LEAGUE CITY, TX (KTRK) --A League City family is adjusting to their "new normal" as parents of triplets, if you can call anything about parenting triplets, "normal." And the Harris family has an extra challenge, their triplets are identical girls.
Savannah, Kinsley and Addison are nearly three months old now and their parents, Brad and Stephanie, admit they have to look at them closely to identify one girl from the other.
"It's hard, but I do it and I wouldn't have it any other way," said Stephanie Harris.
The girls spent five weeks in neonatal intensive care, born weighing just 3 pounds each, arriving 10 weeks early. Stephanie said now they have their own language, which sounds like a goat, and they're growing strong.
"We were hours away from losing them. They had to put me upside down and there was a time when they almost were gone. Twice, when I was at 21 weeks. We just kept hoping for one more day. We just look back at those times, and we're just thankful they're healthy," said Harris.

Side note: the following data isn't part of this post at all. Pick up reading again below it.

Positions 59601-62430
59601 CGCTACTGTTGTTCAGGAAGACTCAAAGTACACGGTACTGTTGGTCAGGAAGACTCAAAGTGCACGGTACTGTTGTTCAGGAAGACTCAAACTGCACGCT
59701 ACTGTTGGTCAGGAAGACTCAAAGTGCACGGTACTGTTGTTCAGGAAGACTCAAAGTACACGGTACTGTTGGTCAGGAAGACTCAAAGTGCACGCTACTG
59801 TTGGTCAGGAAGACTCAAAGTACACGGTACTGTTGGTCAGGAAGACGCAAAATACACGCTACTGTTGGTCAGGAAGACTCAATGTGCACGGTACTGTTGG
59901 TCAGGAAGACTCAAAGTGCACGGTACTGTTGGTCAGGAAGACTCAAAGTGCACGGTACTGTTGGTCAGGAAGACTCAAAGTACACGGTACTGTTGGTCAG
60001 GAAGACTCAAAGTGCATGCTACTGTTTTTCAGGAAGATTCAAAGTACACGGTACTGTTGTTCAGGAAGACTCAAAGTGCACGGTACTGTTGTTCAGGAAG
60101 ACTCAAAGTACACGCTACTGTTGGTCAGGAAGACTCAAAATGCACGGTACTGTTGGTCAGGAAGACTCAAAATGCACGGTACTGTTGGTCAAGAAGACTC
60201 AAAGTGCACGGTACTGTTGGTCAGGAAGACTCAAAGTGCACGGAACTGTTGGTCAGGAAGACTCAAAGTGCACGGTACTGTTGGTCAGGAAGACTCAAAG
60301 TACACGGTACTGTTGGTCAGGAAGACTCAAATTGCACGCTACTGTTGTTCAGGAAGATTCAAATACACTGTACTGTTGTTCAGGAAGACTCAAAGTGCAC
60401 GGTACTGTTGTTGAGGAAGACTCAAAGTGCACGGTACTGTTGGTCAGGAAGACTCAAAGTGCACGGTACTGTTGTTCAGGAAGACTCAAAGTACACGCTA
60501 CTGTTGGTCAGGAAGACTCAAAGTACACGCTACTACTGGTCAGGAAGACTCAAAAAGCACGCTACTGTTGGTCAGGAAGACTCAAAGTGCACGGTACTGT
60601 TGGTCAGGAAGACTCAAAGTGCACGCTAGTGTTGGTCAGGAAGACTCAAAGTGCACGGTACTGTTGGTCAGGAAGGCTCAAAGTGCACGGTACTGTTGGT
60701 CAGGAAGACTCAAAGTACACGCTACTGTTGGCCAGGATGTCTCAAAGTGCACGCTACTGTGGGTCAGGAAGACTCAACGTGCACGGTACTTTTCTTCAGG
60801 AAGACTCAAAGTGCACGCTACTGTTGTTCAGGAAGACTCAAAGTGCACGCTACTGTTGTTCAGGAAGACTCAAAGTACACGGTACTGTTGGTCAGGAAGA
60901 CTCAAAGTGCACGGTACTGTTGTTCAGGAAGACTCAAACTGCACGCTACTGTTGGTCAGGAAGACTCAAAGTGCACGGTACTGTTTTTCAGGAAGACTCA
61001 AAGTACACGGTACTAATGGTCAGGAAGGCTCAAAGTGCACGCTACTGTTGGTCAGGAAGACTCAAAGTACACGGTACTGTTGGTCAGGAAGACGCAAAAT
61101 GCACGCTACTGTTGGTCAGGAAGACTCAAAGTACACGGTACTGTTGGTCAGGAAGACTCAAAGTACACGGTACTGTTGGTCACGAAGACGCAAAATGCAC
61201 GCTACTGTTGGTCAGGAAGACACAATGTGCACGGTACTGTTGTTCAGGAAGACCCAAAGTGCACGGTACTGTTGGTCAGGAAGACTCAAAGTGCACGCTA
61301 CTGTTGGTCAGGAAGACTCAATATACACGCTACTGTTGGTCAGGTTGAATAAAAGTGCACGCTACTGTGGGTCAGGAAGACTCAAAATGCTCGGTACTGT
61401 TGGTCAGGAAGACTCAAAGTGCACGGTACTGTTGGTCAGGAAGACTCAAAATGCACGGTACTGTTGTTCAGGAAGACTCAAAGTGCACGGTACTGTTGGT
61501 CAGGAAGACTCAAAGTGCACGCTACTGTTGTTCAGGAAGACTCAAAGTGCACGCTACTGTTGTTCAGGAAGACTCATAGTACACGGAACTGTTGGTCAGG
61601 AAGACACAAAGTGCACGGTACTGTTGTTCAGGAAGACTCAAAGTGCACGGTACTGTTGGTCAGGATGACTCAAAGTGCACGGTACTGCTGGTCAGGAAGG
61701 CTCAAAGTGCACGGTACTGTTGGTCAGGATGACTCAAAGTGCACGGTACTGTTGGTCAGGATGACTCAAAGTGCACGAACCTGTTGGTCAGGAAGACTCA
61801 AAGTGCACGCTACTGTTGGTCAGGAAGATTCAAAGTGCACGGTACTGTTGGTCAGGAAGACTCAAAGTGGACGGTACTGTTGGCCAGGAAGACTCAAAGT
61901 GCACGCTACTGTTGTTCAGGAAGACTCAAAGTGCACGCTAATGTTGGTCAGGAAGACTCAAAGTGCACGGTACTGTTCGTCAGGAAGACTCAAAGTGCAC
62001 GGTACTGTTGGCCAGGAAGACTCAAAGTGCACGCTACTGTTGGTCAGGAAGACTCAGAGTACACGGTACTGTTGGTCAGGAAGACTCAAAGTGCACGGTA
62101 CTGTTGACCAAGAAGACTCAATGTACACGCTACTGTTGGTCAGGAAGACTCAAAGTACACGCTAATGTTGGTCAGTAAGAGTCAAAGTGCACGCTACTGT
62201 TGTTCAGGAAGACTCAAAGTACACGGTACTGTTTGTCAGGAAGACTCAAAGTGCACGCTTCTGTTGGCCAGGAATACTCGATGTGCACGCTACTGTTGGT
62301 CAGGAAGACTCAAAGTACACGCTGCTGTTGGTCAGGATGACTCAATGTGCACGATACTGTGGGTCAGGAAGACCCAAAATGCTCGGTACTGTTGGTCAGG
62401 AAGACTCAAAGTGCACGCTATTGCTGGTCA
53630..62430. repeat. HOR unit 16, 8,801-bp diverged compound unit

(Rare identical triplets leave Memorial Hermann Southeast Hospital)
There is so much work in caring for triplets. They have to be fed every three hours around the clock. Stephanie breast feeds and supplements with formula, but it still means preparing approximately 24-30 bottles a day. She also has to deal with about 24 diaper changes a day.
Dad still works full time,but mom gave up her medical career to take care of the children. Both get by on about 4 hours of sleep a night. However, the Harris' said the key is the help they get from their family, including the triplets' grandparents who take daily shifts.
With so much work to be done cleaning bottles, clothes, diapers, and the house, having triplets can sometime turn into a conveyor belt operation.
So when the Harris family asked me about my triplet newborn experience 12 years ago, I had to admit my memory was a little fuzzy on the challenges.
I did develop a system like they have to keep track of feedings and diaper changes which is necessity when you're keeping track of three people.
At least the Harris family has neighbors who understand their challenges. There are three more multiple families in League City from whom they can get advice and plan play-dates.